This volume by anthropology professor David Graeber, who died in 2020, and archaeology professor David Wengrow upends conventional notions of ancient humans as uncivilized, primitive and childlike. Understanding that our human ancestors lived in much more sophisticated social arrangements than standard history allows, the authors argue, opens new paths to make sense of human history today, including the origins of farming, property, cities, democracy, slavery and civilization itself.
... a fascinating, radical, and playful entry into a seemingly exhaustively well-trodden genre, the grand evolutionary history of humanity ... It has to be admitted: The Dawn of Everything is not a particularly light or easy read ... It is erudite, compelling, generative, and frequently remarkably funny, but despite the comparisons to the popular works of grand human history, it’s playing games in a very different genre. Frequently, Graeber and Wengrow’s arguments made me think more about recent works in science fiction ... They choose...to synthesize first and critique second, and only when it is necessary to directly point out the flaws in the dominant narrative. This reasoning is understandable, but also a source of occasional frustration. As a reader, I found myself wanting Graeber and Wengrow to name some names, to tell us exactly who came up with these tidbits of civilizational thinking and evolutionary theory that have so permeated contemporary thought and brought us so many restrictive conclusions ... But Graeber and Wengrow aren’t trying to out-compete or defeat the Standard Narrative—they’re experimenting and playing around with a different way of looking at the evidence and the history of humans and seeing what new configurations of social power and political ideals might result.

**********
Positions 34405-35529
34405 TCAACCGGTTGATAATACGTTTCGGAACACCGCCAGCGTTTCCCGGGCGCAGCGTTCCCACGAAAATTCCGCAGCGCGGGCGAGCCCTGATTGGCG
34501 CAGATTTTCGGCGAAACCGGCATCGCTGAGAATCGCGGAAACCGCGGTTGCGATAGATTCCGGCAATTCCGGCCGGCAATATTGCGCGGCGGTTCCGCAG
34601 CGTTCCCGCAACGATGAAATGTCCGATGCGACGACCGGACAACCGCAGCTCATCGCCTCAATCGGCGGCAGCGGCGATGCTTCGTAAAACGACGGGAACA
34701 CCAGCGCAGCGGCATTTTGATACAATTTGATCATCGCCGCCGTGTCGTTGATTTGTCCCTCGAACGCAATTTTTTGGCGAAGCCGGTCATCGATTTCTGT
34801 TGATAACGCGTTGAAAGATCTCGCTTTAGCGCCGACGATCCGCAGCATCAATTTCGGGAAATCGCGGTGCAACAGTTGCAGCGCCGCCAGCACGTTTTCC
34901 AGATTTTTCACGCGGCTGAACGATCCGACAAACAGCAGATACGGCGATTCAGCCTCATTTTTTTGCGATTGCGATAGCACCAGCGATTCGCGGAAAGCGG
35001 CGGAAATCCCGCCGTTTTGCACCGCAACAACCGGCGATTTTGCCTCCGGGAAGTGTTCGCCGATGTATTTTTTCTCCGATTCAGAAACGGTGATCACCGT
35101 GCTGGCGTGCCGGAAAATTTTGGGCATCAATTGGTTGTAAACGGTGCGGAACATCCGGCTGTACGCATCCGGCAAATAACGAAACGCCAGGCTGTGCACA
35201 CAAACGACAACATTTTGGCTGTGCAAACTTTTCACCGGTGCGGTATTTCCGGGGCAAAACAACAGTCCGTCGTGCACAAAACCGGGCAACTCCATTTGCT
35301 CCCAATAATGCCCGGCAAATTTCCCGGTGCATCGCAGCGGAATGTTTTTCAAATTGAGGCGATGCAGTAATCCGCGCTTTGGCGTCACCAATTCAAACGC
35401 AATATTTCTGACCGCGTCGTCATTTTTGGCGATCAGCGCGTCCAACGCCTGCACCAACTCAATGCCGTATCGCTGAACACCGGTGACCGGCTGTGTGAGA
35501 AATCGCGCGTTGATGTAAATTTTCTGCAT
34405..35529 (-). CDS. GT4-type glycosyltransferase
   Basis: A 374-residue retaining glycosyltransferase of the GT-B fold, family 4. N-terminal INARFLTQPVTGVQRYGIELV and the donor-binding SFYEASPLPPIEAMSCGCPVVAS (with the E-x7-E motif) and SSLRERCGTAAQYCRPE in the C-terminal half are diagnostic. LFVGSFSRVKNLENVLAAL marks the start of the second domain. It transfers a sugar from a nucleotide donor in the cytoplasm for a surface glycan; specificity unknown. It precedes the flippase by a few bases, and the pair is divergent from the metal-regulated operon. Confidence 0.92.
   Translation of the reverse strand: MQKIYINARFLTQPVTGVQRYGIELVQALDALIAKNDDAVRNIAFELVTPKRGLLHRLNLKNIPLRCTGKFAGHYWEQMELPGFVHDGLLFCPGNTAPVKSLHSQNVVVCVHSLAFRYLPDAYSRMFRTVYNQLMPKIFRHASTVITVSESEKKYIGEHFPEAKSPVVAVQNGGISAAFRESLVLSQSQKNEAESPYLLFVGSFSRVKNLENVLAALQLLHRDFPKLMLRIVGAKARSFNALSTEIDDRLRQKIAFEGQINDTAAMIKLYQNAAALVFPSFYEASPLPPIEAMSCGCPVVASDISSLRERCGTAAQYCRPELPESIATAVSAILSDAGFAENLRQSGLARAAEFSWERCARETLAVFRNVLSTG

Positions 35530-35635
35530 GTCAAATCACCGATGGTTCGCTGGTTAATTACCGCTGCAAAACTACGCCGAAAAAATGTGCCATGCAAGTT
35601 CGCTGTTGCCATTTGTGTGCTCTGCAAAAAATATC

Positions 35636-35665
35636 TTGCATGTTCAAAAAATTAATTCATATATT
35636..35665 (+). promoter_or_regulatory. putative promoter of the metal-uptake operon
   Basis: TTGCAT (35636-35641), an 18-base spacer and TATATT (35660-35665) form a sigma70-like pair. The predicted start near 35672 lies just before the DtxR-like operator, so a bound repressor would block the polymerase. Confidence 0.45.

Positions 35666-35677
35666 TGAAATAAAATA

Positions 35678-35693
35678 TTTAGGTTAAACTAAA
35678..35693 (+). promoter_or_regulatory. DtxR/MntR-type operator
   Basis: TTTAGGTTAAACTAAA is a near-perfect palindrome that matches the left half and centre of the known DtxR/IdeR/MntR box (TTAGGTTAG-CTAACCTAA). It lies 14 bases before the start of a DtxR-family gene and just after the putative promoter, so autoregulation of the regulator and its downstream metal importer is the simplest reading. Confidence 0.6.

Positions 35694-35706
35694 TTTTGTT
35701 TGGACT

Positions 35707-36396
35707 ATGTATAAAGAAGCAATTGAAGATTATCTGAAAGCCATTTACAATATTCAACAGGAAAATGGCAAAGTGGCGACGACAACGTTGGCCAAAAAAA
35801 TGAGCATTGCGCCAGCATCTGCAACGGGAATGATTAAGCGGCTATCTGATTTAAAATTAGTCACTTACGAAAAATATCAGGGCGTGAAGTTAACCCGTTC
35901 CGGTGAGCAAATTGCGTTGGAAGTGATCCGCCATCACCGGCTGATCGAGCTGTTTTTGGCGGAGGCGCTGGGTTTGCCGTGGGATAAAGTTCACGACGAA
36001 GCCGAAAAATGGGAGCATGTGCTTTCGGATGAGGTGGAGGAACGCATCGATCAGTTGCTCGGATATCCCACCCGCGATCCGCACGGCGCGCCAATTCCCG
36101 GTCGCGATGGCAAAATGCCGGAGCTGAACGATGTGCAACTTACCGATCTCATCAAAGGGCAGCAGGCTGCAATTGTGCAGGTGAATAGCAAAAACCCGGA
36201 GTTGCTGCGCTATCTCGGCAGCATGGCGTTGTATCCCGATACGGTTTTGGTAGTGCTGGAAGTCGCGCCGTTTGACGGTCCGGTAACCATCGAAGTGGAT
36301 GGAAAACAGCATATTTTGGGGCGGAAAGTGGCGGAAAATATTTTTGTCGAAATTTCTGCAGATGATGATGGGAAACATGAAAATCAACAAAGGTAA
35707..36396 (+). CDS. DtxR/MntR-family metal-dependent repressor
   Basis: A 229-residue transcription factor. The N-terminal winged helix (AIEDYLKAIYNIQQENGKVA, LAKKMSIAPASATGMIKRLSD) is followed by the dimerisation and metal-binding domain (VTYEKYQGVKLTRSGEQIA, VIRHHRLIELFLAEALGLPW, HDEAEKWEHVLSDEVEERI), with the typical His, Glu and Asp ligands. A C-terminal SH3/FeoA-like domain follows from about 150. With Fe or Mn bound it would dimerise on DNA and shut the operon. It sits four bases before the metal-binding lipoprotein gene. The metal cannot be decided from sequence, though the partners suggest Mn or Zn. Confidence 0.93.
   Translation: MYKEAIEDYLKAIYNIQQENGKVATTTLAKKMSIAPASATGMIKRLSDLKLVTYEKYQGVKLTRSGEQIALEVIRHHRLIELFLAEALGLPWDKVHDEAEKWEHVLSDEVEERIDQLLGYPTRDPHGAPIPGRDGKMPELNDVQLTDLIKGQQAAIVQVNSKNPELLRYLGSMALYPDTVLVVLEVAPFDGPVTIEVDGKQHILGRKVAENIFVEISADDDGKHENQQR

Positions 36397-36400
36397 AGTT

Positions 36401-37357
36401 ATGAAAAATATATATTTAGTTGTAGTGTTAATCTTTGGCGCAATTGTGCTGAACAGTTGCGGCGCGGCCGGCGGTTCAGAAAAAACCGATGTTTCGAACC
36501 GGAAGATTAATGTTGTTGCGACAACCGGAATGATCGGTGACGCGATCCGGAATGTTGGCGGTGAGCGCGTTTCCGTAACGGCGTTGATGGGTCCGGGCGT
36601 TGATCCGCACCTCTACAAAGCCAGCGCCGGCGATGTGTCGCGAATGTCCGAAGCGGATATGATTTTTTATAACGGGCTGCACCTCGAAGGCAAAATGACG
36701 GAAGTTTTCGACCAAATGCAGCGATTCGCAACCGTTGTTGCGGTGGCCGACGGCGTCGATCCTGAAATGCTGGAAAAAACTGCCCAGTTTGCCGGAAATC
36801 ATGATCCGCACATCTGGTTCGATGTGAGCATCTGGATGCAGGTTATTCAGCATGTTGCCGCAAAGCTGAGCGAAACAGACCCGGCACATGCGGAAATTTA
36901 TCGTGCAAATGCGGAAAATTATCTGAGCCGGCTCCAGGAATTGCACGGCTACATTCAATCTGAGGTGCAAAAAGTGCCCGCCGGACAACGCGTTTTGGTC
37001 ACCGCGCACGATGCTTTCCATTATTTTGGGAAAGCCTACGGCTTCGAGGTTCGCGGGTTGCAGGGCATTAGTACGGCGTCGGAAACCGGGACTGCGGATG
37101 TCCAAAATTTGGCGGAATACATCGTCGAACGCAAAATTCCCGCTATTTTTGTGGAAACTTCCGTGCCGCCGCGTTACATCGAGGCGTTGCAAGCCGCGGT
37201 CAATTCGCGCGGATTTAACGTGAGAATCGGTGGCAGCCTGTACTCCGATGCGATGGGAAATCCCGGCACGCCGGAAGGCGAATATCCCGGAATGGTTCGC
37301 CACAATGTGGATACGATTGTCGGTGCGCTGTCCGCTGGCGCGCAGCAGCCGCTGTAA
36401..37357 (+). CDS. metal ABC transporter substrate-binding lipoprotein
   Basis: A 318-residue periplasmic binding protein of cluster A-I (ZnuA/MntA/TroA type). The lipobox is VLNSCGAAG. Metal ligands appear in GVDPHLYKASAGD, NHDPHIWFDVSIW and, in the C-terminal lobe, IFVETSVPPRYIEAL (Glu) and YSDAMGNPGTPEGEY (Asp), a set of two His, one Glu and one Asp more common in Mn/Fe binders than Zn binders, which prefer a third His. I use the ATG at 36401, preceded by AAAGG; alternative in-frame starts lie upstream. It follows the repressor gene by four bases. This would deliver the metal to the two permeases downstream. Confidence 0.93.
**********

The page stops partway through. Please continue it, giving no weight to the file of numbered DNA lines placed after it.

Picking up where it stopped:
... a profuse and antic account of how we came to take that old narrative for granted and why we might be better off if we let it go ... a lively, and often very funny, anarchist project that aspires to enlarge our political imagination by revitalizing the possibilities of the distant past. Superficially, it resembles other exhaustive, synoptic histories—it’s encyclopedic in scope, with sections introduced by comically baroque intertitles—but it disavows the intellectual trappings of a knowable arc, a linear structure, and internal necessity. As a stab at grandeur stripped of grandiosity, the book rejects the logic of technological or ecological determinism, structuring its narrative around our ancestors’ improvisatory responses to the challenges of happenstance. The result is an almost hallucinatory vision of the human epic as a series of idiosyncratic digressions. It is the story of how we made it up as we went along—of how things could have been different and, perhaps, still might be.
... what a gift it is, no less ambitious a project than its subtitle claims ... Graeber and Wengrow offer a history of the past 30,000 years that is not only wildly different from anything we’re used to, but also far more interesting: textured, surprising, paradoxical, inspiring ... is not a brief for anarchism, though anarchist values—antiauthoritarianism, participatory democracy, small-c communism—are everywhere implicit in it. Above all, it is a brief for possibility, which was, for Graeber, perhaps the highest value of all. The book is something of a glorious mess, full of fascinating digressions, open questions, and missing pieces. It aims to replace the dominant grand narrative of history not with another of its own devising, but with the outline of a picture, only just becoming visible, of a human past replete with political experiment and creativity.